Close Menu

"To identify birds hit by planes, expose seafood fraud, [and] protect endangered species" — these are but a few ways scientists are now using DNA barcoding, Washingtonian magazine reports. "As the cost of sequencing continues to plummet, barcoding has become indispensable even in fields that seem remote from molecular biology," reporter Sam Kean writes.

To read the full story....

...and receive Daily News bulletins.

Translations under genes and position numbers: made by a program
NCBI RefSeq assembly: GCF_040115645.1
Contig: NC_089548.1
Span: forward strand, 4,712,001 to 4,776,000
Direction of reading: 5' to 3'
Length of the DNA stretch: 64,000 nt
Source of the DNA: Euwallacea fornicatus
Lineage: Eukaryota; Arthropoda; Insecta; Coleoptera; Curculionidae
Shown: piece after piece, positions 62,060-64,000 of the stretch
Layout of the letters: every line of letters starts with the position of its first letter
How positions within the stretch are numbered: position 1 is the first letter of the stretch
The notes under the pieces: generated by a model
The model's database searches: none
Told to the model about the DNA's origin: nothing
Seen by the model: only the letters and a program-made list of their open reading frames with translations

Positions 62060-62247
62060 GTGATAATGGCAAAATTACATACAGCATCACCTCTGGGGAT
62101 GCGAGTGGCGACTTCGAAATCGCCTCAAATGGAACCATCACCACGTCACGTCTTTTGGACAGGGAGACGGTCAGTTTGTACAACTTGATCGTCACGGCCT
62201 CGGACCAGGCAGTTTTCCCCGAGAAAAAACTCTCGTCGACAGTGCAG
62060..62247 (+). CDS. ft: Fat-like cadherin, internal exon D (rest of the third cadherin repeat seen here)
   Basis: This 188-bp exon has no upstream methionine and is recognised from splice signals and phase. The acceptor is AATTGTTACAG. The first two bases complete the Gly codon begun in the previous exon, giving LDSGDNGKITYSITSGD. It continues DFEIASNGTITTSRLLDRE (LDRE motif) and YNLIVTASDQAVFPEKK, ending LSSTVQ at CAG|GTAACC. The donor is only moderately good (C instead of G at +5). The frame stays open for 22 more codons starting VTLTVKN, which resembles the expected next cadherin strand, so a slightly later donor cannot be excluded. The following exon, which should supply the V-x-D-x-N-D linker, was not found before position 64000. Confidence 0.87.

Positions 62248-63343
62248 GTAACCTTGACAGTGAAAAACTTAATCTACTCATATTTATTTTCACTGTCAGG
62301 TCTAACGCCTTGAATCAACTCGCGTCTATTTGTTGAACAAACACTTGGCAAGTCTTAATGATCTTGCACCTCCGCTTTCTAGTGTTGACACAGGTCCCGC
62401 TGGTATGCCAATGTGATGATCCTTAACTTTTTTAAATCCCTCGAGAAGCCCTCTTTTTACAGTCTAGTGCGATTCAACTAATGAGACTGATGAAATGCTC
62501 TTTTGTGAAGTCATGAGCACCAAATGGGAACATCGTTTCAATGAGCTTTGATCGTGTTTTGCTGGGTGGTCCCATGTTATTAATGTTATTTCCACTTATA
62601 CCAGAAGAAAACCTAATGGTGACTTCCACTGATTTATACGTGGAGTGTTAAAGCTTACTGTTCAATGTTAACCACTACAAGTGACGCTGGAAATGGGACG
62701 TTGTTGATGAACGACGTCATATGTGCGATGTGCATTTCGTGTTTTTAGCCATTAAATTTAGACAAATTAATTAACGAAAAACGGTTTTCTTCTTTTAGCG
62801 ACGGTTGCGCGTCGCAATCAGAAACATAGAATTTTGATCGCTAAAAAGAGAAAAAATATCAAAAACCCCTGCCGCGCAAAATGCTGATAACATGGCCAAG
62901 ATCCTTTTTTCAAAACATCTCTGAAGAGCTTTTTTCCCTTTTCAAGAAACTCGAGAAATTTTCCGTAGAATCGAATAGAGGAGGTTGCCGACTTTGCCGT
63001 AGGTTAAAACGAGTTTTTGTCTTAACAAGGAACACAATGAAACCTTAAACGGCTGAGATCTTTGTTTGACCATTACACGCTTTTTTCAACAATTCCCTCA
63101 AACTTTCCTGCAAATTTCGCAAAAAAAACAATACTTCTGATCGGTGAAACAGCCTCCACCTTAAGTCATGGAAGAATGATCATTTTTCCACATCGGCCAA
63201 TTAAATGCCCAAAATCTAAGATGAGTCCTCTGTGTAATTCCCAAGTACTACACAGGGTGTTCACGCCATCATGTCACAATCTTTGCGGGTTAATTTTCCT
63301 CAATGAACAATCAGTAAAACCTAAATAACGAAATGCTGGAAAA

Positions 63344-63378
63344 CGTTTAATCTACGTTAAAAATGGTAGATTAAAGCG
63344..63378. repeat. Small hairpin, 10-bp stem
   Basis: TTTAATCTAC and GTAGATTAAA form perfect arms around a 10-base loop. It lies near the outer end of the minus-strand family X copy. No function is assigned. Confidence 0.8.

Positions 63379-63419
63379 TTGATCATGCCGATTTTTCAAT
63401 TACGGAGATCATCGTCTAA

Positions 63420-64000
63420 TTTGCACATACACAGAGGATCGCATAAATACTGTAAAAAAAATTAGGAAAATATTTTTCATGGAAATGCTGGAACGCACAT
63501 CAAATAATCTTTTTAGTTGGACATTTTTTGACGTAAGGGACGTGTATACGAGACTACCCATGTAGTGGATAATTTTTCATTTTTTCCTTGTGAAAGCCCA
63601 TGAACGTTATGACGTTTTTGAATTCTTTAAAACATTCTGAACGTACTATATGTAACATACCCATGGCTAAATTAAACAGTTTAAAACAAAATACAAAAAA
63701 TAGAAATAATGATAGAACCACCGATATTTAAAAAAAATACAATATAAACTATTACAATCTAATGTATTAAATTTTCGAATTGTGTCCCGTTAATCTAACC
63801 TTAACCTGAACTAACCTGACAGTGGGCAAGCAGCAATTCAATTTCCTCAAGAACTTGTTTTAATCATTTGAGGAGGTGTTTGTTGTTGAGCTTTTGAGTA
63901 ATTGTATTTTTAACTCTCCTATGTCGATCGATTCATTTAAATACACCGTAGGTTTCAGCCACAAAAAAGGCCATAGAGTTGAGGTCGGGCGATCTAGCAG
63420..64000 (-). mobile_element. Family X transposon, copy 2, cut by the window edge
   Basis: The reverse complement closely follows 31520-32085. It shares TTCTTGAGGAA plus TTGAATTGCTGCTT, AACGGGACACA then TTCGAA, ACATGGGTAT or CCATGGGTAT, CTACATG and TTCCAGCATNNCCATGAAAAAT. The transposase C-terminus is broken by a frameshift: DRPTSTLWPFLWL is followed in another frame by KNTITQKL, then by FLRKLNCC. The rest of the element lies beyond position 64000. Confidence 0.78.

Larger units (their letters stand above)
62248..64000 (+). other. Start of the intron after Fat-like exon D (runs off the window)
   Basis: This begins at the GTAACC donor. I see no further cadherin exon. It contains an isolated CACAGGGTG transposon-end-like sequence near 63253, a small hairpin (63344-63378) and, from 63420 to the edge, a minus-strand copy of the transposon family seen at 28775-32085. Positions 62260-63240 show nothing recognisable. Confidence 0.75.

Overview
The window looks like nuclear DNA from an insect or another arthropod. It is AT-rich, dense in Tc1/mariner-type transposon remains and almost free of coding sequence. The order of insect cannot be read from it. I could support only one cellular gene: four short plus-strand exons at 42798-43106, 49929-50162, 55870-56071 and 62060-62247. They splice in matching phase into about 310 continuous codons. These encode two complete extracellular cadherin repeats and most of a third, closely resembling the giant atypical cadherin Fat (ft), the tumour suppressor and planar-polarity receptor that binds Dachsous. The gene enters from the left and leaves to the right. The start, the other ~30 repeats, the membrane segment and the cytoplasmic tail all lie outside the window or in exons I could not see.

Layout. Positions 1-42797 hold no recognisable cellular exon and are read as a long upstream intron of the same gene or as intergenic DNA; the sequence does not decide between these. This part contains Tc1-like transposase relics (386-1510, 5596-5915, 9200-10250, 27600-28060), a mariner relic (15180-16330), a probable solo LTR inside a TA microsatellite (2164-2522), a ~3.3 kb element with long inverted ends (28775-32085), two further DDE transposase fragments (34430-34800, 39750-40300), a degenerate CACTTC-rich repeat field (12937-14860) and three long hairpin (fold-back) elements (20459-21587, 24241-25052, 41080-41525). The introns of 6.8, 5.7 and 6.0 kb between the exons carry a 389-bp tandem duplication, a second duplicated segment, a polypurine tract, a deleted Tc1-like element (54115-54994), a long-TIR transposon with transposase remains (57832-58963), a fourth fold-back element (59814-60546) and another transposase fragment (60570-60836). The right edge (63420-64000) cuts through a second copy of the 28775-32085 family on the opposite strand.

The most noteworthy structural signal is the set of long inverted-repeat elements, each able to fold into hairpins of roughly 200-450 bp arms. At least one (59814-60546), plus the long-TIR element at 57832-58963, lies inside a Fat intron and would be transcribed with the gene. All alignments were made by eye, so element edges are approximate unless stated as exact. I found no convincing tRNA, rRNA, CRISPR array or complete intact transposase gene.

Already have a GenomeWeb or 360Dx account?
Login Now.

Mainichi reports that 43 percent of Japanese individuals said they did not want to eat agricultural products that had been modified using gene-editing tools.

Two US Department of Agriculture research departments are moving to the Kansas City area, according to the Washington Post.

Slate's Jane Hu compares some at-home genetic tests to astrology.

In PLOS this week: analysis of polygenic risk scores for skin cancer, chronic pain GWAS, and more.